The Lower river saw a few fish being landed earlier in the week giving everyone a boost before the water coloured up for the end of the week by and large from the Isla. 

The beats around Stanley started to catch with Ed Slaven landing an 8 pounds fish on a Toby from Erics on the Catholes and Upper Scone landed a fresh fish from the boat on the Pitlochrie beat at Stanley Mills. Further upstream Stobhall had a good few days with 4 fish up to 21 pounds. Taymount had a similar score but had 3 in one day for the Robbins party. 

Hugh Robbins caught 2 of the fish from the Linn Pool landing his best spring fish ever weighing over 18 pounds. 

Just upriver Cargill also had 3 on Tuesday with Neil French landing a lovely fish on the fly from the neck of the Pot Shot. Other fish were landed from the boat by Paul Brian and David Thompson. Islamouth had 3 fish in the week and continue their excellent start to the season. Upper Islamouth and Meikelour had a good week with 4 fresh salmon up to 21 pounds in weight. 

The week started with Cohn O’Dea landing a 13 pounds fish on a Salmo from the Boxwood then Fraser Marshall caught a superb 21 pounds beauty from the Castle pool. Further fish of 18 pounds were caught by Paul Kelly and 13 pounds by Reiss White.

The Middle river enjoyed good water conditions mostly throughout the week and fish appeared with the lower river being dirty.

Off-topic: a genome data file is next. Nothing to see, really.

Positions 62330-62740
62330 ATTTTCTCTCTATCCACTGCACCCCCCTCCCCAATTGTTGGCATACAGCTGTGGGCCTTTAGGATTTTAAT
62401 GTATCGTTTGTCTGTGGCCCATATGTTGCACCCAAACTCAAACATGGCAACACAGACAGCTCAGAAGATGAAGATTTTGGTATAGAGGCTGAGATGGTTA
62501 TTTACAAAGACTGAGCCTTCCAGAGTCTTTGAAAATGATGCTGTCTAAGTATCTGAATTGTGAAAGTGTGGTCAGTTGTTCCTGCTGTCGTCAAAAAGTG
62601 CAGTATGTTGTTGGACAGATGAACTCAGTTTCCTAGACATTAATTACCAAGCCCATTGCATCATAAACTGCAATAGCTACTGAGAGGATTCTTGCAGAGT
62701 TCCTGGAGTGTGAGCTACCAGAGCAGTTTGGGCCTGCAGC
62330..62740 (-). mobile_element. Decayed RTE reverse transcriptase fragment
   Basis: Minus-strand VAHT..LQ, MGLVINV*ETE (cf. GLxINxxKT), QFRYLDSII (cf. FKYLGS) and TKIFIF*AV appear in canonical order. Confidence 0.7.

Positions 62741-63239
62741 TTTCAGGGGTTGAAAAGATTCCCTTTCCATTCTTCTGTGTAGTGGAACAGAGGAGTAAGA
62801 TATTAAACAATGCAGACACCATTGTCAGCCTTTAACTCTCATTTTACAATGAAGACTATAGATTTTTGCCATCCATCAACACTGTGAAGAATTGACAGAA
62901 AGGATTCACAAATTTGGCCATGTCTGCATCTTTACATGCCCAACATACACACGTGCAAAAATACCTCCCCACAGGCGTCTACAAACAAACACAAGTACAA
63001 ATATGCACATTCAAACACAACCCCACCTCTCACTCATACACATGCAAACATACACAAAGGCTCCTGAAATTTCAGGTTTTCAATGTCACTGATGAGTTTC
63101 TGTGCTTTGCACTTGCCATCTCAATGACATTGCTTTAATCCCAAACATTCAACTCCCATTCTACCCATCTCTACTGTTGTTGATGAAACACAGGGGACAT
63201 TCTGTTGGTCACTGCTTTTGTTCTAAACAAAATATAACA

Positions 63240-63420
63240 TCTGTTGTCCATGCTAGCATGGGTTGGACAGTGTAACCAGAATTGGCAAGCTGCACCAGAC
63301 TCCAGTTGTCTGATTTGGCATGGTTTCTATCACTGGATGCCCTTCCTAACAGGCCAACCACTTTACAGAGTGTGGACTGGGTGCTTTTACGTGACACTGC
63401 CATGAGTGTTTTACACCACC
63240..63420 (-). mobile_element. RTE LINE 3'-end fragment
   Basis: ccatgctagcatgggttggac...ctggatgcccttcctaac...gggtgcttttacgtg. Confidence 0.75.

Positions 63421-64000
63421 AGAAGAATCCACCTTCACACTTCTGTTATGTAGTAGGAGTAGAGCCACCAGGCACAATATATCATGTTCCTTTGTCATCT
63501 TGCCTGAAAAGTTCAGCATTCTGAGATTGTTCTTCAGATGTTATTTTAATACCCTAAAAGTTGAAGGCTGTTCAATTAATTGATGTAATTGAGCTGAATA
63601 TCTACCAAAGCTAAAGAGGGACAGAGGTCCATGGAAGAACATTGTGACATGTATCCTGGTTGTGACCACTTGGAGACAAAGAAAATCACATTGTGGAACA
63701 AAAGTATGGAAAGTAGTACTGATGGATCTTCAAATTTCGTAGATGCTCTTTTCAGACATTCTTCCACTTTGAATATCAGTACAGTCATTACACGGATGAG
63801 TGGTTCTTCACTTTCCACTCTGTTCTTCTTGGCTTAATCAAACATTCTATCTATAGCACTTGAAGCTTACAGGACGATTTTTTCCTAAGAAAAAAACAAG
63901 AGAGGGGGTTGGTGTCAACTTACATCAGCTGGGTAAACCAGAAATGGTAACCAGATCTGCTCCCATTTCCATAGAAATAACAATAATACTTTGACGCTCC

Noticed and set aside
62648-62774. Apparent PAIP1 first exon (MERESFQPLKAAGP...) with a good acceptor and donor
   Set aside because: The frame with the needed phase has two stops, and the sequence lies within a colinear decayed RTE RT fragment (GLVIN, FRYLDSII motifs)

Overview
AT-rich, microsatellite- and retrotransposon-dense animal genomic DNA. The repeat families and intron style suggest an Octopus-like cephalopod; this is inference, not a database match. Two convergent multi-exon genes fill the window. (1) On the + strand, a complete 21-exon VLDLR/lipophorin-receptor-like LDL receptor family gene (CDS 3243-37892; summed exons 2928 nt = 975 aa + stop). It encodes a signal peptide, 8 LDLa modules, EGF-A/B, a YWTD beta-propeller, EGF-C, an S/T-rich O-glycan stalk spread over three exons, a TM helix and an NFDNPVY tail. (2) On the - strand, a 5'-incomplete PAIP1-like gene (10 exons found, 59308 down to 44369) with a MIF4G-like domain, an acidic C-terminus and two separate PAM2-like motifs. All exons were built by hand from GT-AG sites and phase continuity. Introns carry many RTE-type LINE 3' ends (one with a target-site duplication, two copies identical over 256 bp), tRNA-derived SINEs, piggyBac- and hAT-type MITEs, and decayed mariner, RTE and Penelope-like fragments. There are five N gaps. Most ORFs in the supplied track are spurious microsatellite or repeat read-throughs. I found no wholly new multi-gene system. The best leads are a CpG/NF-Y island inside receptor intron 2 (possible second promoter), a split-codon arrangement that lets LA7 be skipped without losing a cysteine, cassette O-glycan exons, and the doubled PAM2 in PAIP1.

It was good to see Kercock catching a couple with James Caulfield landing a lovely 15 pounds fish. Glendelvine got back amongst the fish with 3 on Saturday including 2 fish for John Dewar up to 22 pounds. Steve McIrvine reported to me that on Tuesday they lost another monster exactly out of the same lie that the 35 pounds fish came form after 20 odd minutes. Apparently, the air was blue, and the lady angler was distraught! 

Murthly 2 fished well during the week with 4 fish and the fly proving the popular choice. Newtyle caught a fish on Monday with Alistair Dunbar landing a good fish from the Cotter on the fly. 

Dunkeld House had a great week as well with 5 fish up to 24 pounds mostly from the boat harling. 

Much further upriver Dalguise got a good fish on Saturday with James McKay landing a cracking 18 pounds fish on a Devon from the bank. Lower Kinnaird also had fish with 2 landed on Monday.